BMC Med Educ. 2022 Jun 20;22(1):474. doi: 10.1186/s12909-022-03523-3.
INTRODUCTION: A validated instrument to assess the motivating factors influencing junior doctors’ medical specialist career choices is not available. The Motivators for Medical Specialist Career Choice Questionnaire (MMSCCQ) was developed and validated in the present study.
METHODS: An exploratory sequential mixed-methods study was conducted among house officers (HO) of a tertiary care hospital. A literature review was used to construct an interview guide. Seven HOs participated in an online, one-on-one audio-recorded in-depth interview (IDI). Seven sub-themes and 33 codes identified by thematic analyses were used to develop the MMSCCQ. The importance of each motivator was rated on a five-point Likert scale. The MMSCCQ was pretested, and a random sample of 262 house officers was invited to participate in an online survey. Psychometric evaluation was done using reliability statistics, and exploratory and confirmatory factor analyses.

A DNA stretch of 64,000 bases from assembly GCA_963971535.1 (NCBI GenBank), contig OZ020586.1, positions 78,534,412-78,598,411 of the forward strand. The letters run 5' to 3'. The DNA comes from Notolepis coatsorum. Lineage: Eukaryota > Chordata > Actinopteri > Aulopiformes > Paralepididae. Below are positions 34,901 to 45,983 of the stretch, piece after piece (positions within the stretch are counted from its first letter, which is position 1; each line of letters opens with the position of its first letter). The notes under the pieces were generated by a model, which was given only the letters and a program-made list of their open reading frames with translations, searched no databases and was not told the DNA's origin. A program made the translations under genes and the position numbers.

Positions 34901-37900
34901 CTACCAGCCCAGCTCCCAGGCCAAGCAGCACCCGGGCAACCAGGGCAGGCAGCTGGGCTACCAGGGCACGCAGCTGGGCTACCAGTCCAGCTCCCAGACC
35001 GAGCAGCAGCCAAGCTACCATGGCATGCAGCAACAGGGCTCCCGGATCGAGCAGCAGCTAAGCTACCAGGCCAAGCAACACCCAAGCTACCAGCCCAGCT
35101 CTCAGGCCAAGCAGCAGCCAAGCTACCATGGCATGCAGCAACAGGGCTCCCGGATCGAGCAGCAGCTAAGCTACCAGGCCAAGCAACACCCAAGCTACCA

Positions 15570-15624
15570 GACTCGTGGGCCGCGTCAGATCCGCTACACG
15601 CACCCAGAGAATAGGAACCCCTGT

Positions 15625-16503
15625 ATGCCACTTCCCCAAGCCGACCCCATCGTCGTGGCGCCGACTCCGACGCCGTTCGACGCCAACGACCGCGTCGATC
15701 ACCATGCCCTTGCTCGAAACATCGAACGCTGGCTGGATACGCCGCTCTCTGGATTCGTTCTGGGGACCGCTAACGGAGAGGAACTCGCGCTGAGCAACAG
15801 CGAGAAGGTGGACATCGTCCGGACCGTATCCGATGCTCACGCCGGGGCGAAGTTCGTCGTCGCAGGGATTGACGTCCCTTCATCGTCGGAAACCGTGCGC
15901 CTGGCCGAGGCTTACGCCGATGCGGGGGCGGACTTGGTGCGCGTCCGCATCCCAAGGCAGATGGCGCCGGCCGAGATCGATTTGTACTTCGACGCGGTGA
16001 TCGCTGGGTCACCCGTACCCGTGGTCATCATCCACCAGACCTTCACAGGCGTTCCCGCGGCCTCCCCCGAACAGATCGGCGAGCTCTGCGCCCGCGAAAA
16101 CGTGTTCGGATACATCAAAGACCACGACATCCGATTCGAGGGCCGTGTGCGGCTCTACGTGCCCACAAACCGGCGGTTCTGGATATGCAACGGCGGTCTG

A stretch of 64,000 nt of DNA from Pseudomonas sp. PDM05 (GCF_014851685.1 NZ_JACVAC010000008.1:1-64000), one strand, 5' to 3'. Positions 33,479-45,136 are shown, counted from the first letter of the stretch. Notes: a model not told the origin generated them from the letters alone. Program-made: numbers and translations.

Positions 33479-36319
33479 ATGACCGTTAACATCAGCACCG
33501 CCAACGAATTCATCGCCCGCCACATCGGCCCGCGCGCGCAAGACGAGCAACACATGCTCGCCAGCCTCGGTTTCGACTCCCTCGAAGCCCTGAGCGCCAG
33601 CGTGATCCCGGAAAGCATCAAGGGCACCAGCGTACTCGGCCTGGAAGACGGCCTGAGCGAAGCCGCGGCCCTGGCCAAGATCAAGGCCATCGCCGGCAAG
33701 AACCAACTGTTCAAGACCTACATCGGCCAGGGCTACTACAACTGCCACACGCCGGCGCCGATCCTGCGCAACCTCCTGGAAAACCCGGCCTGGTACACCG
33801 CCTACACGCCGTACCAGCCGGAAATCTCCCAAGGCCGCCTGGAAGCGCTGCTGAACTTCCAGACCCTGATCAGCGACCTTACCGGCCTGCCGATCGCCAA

RESULTS: The seven main themes identified by thematic analyses were labeled as factors related to ‘work schedule and personal life,’ ‘training opportunities’, ‘past work experiences’, ‘specialty characteristics’, ‘career prospects’, ‘patient care characteristics’, and ‘social factors.’ The highest ratings were given to “previous job experience” and “patient care traits. “The response rate was 71%, the mean age of the 185 HOs was 26.7 years (SD = 1.6). Females made up 63.8% of the population. The internal consistency for the overall questionnaire measured by Cronbach’s alpha was 0.85. Each construct demonstrated an acceptable internal consistency. Twenty-six of 33 items were maintained after an exploratory factor analysis was conducted, yielding 7 constructs with a 64.9% variance. Confirmatory factor analyses established the construct validity.
CONCLUSION: The MMSCCQ has acceptable reliability and construct validity. Further studies are needed to test psychometric properties in different settings.